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Alabama - Selma: David W. Hodo Interviewee [Part 1]
Dent, Thomas C.
Tom Dent interviews David W. Hodo in Selma, Alabama. He says he grew up in Alexander City, Alabama, which is about 90 miles northeast of Selma. It was a town of about 12,000 people then. His mother was originally from Selma, and his grandfather used to be in the lumber business in Selma. He went to Auburn University and went to Medical School at UAB in Birmingham afterwards. Afterwards he was a surgery intern in Charleston at the medical college of South Carolina in 1969. Then he moved to a suburb of Boston and was a surgery intern for six months. Afterwards he joined the navy as a medical officer. When he returned from service he began at Tulane University as a consultant. He moved back to Selma in 1975. They discuss a mutual acquaintance named Bill. Hodo comments on the difference in being a Civil Rights advocate as a White man and as a Black man. He had a friend who was Black tell him that he, as a White man, could leave the movement whenever he wished without negative consequences because he was White. Hodo questions whether or not this is true. They compare race relations in the various neighboring cities. They talk about Rose Saunders; her temperament, strategies and reputation. They talk about Hodo's experience during the controversy over levels in the Selma School System. Hodo talks about his decision to return to Selma. He became the first psychiatrist in Selma and had family there. He enjoyed that it was a small, but not isolated, town. He says it is a lot of work and responsibility, he is often very busy. Hodo says he ran for the House of Representatives last year. Hodo says he believes he is well thought of by the community. He also does not believe his involvement in the controversy over the school really hurt his work practice. They discuss Norward Roussell as a person. Hodo theorizes that the controversy over the schools system might have had more to do with people disliking Roussell then protecting the system of levels. They talk about the way Selma has changed since the controversy.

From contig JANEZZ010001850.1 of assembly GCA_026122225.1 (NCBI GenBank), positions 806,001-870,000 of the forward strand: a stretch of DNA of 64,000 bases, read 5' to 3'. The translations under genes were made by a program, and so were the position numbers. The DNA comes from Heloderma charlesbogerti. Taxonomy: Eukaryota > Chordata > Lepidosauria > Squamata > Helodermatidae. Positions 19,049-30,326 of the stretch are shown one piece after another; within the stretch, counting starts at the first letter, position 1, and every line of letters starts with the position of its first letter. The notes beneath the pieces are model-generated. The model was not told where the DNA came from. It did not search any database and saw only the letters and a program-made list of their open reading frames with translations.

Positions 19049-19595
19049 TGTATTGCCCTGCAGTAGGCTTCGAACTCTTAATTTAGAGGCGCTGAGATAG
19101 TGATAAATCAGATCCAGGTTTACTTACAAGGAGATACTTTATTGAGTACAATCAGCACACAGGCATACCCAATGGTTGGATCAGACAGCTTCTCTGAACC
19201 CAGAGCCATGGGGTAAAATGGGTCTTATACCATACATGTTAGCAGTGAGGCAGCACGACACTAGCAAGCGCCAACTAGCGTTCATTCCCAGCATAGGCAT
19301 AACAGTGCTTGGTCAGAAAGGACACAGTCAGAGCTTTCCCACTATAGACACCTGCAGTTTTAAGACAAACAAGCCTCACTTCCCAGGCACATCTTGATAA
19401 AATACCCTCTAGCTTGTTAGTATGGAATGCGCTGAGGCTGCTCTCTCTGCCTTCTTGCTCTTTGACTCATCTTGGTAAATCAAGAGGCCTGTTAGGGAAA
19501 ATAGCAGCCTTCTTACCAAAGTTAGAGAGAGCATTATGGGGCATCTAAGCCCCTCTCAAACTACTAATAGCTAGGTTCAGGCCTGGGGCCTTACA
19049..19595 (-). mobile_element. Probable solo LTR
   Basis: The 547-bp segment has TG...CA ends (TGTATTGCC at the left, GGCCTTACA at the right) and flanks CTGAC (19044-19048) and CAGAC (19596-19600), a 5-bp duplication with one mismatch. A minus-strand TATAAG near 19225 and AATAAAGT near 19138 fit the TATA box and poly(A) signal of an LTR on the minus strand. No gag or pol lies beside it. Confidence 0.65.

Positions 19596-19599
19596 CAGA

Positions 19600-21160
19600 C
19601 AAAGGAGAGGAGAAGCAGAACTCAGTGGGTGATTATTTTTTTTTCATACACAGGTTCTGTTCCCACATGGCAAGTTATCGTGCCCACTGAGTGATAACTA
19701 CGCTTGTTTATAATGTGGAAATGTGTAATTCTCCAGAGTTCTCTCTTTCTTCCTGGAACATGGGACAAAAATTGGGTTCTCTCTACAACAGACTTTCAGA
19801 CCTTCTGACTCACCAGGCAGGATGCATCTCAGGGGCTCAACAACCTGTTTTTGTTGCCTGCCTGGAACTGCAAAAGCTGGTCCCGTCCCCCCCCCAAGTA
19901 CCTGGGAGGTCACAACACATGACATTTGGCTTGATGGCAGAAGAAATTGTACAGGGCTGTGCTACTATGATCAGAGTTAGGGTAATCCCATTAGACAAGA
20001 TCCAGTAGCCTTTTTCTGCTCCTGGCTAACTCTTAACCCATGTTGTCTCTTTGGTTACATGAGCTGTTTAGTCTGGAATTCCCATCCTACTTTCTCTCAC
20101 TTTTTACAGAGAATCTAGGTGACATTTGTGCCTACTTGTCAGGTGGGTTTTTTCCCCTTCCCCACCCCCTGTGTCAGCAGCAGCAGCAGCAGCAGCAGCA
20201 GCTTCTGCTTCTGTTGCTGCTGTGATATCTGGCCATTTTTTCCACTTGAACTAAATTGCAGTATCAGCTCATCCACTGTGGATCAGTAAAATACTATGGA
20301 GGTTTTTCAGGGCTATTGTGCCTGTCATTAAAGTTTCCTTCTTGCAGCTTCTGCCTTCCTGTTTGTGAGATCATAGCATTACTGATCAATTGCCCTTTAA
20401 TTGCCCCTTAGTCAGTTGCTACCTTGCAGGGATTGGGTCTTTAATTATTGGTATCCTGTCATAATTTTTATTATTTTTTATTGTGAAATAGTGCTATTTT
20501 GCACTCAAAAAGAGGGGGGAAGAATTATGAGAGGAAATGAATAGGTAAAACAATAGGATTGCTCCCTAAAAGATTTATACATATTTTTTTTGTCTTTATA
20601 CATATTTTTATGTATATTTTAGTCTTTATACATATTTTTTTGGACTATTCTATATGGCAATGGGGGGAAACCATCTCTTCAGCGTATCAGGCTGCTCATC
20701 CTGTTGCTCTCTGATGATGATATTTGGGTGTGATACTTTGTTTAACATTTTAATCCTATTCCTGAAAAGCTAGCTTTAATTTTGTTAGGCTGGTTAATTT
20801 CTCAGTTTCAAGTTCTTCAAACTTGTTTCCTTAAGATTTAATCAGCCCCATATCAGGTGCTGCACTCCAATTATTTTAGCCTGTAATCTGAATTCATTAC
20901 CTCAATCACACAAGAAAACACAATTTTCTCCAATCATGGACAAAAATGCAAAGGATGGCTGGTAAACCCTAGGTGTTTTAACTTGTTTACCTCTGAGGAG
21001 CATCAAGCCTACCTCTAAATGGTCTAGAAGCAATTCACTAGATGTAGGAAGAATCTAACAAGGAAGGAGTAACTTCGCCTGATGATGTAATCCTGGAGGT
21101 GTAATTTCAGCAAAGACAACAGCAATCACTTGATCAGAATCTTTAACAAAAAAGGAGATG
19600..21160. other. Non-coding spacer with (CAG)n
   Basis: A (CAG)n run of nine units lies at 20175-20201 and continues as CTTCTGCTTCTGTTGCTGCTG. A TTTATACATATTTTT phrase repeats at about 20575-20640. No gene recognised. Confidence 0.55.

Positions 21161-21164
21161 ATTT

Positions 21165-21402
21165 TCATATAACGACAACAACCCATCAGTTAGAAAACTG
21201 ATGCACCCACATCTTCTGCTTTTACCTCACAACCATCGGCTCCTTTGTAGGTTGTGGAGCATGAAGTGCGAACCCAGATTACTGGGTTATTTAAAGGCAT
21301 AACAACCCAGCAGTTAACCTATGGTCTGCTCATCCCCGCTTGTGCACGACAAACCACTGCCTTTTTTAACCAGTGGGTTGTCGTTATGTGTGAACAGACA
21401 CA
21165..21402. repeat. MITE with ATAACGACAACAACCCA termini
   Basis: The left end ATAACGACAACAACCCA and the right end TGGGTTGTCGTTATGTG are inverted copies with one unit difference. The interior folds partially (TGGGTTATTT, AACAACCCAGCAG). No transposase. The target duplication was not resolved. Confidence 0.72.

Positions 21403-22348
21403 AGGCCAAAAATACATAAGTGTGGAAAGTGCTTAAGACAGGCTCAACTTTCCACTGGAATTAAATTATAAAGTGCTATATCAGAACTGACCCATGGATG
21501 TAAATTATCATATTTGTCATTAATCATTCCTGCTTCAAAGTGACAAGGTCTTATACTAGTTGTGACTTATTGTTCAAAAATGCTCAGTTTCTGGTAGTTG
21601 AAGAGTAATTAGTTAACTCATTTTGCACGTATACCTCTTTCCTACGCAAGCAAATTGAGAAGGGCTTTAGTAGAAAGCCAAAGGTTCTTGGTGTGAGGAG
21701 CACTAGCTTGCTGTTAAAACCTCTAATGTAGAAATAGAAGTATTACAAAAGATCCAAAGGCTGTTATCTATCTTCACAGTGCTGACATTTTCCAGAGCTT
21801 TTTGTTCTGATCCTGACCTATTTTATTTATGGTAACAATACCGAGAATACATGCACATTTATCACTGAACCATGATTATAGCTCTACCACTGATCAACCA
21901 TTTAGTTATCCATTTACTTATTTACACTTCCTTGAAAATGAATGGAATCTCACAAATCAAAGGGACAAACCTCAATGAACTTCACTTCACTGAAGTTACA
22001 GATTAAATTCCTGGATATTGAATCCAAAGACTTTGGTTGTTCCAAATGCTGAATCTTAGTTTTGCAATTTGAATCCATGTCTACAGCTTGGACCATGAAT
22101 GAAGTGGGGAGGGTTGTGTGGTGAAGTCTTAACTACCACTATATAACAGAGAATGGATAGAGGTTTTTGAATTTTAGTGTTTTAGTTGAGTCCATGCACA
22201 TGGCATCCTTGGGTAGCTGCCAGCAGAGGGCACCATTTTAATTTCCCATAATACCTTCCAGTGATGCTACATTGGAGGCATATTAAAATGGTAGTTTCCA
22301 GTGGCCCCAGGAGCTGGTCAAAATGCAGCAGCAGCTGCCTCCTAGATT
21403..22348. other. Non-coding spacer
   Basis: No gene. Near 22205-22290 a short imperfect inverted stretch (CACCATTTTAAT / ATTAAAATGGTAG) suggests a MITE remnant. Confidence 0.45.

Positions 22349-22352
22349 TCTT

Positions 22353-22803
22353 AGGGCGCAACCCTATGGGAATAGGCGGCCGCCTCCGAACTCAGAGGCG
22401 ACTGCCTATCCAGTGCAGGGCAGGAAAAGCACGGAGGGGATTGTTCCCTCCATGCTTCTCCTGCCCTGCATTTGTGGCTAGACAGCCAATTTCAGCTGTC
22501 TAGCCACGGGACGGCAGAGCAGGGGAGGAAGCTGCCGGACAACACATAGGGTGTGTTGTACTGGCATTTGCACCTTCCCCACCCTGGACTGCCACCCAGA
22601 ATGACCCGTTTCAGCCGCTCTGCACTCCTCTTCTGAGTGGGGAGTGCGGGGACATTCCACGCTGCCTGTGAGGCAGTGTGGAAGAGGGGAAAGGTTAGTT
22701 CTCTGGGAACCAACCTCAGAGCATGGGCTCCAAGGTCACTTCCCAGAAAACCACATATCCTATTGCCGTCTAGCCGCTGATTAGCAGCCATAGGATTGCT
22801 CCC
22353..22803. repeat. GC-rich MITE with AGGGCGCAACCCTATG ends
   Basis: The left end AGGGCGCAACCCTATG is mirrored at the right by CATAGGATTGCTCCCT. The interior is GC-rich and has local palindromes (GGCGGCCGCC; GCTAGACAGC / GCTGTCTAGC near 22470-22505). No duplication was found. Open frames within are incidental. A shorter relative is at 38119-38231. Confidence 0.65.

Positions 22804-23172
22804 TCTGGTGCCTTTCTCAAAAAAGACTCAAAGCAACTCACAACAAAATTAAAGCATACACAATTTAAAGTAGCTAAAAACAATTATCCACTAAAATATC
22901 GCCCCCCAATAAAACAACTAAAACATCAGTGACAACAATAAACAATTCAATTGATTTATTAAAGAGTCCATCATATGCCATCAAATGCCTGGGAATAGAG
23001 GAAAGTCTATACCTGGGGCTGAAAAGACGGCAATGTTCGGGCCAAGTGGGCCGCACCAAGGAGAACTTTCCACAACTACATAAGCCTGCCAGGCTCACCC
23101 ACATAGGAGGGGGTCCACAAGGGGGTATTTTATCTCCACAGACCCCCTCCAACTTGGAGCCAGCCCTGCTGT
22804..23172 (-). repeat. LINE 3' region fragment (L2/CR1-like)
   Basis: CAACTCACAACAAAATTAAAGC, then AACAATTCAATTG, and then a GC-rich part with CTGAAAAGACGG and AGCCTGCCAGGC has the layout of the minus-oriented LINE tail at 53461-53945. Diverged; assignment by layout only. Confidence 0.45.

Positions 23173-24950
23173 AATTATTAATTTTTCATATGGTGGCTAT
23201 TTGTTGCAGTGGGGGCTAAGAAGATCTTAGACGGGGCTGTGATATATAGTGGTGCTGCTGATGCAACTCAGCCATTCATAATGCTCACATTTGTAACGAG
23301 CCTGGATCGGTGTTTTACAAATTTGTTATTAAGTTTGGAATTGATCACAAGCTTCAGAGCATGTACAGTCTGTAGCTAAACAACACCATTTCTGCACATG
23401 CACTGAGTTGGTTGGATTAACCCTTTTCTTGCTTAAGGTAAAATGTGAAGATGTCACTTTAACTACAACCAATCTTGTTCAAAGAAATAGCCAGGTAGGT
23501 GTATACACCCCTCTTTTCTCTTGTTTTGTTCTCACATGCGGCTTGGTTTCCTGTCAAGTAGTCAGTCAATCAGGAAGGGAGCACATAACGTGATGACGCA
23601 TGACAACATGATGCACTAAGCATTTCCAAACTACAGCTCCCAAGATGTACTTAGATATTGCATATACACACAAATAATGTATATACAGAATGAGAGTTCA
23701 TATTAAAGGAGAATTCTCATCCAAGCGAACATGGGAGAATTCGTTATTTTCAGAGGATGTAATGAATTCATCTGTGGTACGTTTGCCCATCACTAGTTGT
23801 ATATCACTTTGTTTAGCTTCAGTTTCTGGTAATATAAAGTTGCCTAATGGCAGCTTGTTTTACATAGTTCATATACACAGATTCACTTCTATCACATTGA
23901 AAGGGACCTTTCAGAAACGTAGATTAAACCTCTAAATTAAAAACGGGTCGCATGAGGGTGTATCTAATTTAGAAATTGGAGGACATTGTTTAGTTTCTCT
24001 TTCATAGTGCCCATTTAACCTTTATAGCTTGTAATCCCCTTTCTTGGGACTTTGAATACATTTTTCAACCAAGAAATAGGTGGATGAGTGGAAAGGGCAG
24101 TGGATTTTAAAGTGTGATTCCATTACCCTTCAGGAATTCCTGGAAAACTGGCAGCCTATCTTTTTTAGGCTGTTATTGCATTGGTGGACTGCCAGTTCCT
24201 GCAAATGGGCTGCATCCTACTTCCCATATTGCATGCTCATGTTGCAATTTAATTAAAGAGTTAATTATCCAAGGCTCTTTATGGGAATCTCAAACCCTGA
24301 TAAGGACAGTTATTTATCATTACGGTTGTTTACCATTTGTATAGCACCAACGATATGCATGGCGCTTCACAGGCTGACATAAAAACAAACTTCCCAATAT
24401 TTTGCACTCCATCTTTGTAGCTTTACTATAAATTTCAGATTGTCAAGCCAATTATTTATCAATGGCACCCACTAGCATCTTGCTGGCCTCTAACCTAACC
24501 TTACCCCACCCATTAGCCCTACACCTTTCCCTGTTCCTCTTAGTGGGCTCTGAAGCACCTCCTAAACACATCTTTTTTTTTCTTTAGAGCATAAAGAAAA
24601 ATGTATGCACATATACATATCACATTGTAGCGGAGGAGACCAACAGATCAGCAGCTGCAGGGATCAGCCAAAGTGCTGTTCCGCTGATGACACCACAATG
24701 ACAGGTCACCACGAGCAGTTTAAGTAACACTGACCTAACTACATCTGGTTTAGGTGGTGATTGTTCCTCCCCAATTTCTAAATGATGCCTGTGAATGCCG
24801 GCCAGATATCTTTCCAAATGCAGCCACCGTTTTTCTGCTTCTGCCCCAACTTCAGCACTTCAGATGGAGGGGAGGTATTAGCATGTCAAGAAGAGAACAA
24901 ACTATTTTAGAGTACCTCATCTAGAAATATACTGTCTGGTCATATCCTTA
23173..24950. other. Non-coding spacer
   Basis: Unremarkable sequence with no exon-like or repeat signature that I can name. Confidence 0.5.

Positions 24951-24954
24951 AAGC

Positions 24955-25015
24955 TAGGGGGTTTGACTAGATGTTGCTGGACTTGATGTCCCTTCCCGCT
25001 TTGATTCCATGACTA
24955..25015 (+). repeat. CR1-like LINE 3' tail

African AmericansCivil RightsCivil rights leadersMilitary lifeRace relations
Selma (Al.)Alexander City (Al.)Charleston (S.C.)
Tulane University Digital Library
Box 151, Item 6, Side 1, Tom Dent collection, Amistad Research Center at Tulane University, New Orleans, Louisiana
Physical rights are retained by the Amistad Research Center. Copyright is retained in accordance with U. S. Copyright Laws.